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A Wartime Birthday Story
by Hilda Graham

This being Memorial Day, it brought back this memory of World War II.

I recall that my friends and I were giving a birthday party for one of the GI's who was going to be twenty one, and as you know, in England that was considered a coming of age party (it may be changed now, I am not sure).  It was sad because his outfit got moved and we did not find out in time.

My father suggested that my friends and I who were going to a dance before the party may be able to find a couple of young men to share in the party celebration even though the one it had been planned for had been transferred. Some of the other girls had boy friends that were still going to be able to be there. The reason we decided to go ahead with the party was because friends and neighbors had given us some of their rations, sugar, flour, etc. so we could make a birthday cake, and we wanted to share the cake. Also we had managed a few sandwiches. 

So off we went to the dance. We were to be back home no later than 9 PM, as the dance started at 7 PM but we needed a little time before the boys were to return to base, by 1200 PM or 2400 Hrs.  When we got to the dance, word got around and we ended up with about eighteen, counting my friends.  I remember my father grinning when he opened the door and commenting he did not expect all the army.  There were about ten American airmen, two Canadians and a British airman.  We had our little party but we noticed the men were constantly watching the time as they had to be sure to get back to base by 12 PM and could not be late.  I might add that the base was only a few miles away and they had a truck to return them to base. The Canadian boys were twins and very entertaining, amateur magicians; we sang a few war songs. A good time was had by all.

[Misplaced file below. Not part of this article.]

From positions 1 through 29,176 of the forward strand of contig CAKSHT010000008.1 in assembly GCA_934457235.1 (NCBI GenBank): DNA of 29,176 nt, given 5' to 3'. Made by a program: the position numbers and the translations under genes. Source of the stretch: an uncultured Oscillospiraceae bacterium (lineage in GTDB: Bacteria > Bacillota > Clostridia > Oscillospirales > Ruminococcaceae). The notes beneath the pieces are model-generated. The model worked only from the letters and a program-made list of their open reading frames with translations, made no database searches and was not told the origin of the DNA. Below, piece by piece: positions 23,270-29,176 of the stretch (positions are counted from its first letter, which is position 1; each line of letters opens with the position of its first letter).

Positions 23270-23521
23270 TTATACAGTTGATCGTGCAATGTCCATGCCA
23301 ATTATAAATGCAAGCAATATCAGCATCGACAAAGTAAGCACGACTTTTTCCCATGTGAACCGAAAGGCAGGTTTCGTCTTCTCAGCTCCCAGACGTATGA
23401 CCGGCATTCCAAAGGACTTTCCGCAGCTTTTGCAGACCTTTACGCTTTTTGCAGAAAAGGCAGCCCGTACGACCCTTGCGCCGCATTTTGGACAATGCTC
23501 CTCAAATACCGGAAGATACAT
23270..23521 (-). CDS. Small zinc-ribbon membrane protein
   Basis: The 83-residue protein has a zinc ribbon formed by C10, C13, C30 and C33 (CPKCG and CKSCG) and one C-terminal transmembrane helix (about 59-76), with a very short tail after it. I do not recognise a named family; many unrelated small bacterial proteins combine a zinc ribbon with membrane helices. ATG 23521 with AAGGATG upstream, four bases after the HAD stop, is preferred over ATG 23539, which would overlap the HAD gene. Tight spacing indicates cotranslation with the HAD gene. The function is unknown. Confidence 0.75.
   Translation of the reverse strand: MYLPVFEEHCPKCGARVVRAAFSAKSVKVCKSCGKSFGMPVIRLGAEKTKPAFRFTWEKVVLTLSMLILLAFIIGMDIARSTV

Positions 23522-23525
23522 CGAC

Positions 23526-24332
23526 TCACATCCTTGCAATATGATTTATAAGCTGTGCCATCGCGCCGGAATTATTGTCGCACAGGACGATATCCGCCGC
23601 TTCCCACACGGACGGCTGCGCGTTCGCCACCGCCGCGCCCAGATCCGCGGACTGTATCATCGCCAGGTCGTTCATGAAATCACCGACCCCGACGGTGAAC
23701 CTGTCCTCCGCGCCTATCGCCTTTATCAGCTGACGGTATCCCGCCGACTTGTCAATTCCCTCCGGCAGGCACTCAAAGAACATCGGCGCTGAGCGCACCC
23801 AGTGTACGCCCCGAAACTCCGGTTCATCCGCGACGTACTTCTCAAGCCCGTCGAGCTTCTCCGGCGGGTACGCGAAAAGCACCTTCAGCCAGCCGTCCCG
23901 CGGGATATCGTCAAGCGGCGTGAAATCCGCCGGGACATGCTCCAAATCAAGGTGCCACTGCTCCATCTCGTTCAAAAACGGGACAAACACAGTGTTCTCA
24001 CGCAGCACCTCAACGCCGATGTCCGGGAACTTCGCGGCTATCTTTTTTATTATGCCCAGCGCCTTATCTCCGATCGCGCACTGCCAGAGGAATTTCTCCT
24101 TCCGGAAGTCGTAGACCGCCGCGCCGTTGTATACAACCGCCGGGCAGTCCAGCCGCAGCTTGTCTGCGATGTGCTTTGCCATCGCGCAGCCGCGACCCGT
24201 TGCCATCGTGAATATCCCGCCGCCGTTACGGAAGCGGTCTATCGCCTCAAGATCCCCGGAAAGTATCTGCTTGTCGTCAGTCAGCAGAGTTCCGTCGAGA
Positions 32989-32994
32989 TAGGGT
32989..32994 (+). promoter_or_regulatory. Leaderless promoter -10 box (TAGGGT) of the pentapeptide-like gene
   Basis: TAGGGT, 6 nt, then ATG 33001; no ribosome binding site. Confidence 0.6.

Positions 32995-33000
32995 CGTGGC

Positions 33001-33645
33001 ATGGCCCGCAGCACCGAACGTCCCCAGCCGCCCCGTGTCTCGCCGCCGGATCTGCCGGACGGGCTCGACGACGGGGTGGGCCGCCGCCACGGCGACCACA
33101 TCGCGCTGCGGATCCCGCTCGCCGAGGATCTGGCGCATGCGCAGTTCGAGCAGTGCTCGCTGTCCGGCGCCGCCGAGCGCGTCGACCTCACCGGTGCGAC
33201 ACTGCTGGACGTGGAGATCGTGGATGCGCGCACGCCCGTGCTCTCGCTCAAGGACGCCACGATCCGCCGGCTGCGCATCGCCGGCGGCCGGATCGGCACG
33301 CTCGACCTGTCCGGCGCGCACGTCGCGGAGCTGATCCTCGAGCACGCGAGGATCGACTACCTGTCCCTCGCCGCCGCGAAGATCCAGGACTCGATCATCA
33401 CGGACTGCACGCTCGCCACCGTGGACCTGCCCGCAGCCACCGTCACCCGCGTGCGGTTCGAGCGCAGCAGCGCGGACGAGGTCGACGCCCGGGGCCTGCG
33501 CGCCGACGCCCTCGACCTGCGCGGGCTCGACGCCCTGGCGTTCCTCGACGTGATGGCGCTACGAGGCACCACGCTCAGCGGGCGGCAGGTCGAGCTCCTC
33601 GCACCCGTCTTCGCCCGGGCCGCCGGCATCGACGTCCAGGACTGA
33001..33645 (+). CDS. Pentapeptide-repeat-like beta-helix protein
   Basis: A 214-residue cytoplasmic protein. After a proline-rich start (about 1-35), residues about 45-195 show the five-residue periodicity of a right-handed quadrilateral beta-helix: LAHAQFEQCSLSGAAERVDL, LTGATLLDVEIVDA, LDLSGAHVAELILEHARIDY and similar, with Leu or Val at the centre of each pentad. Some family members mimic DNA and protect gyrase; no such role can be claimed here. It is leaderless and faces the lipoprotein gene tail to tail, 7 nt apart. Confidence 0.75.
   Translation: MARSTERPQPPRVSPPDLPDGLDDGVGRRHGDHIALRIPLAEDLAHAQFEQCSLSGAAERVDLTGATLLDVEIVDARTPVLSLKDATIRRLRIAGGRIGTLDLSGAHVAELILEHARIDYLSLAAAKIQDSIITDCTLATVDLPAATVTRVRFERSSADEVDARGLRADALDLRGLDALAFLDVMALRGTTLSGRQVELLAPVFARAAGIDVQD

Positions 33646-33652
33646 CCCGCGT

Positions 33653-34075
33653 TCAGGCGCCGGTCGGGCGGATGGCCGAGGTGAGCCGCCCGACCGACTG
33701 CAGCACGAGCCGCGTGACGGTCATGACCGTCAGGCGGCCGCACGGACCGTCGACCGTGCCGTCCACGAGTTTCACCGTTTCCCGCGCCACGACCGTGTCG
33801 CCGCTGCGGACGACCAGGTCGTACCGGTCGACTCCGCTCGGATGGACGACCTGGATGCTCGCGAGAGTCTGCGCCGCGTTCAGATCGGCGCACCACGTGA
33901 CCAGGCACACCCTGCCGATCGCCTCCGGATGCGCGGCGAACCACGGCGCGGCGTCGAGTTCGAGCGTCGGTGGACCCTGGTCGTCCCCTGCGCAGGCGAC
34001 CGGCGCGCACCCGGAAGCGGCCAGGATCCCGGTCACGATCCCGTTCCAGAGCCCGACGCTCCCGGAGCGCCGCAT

The next day we found out that the raid they were going to fly that night was to hit a very essential plant in Germany which produced ball bearings, and this was to be the first raid to destroy the factory. This raid became known as Black Thursday. I believe the date was October 13th, 1943. Sixteen bombers left for that raid. One aborted due to technical difficulties and of the remaining fifteen, only two bombers returned. One crash landed on the south coast of England and only one returned to base at Chelveston, which was about 12 miles from my home. We learned in the next couple of days that 8 of those boys including the 2 Canadians had all been killed.

It is difficult to describe the sadness and shock we all shared to think just a short time before this horrible tragedy they had all been laughing and singing. Alas this was wartime and things like this happened daily. Sorry to end on a sad note.

Copyright Hilda Graham, 2005 

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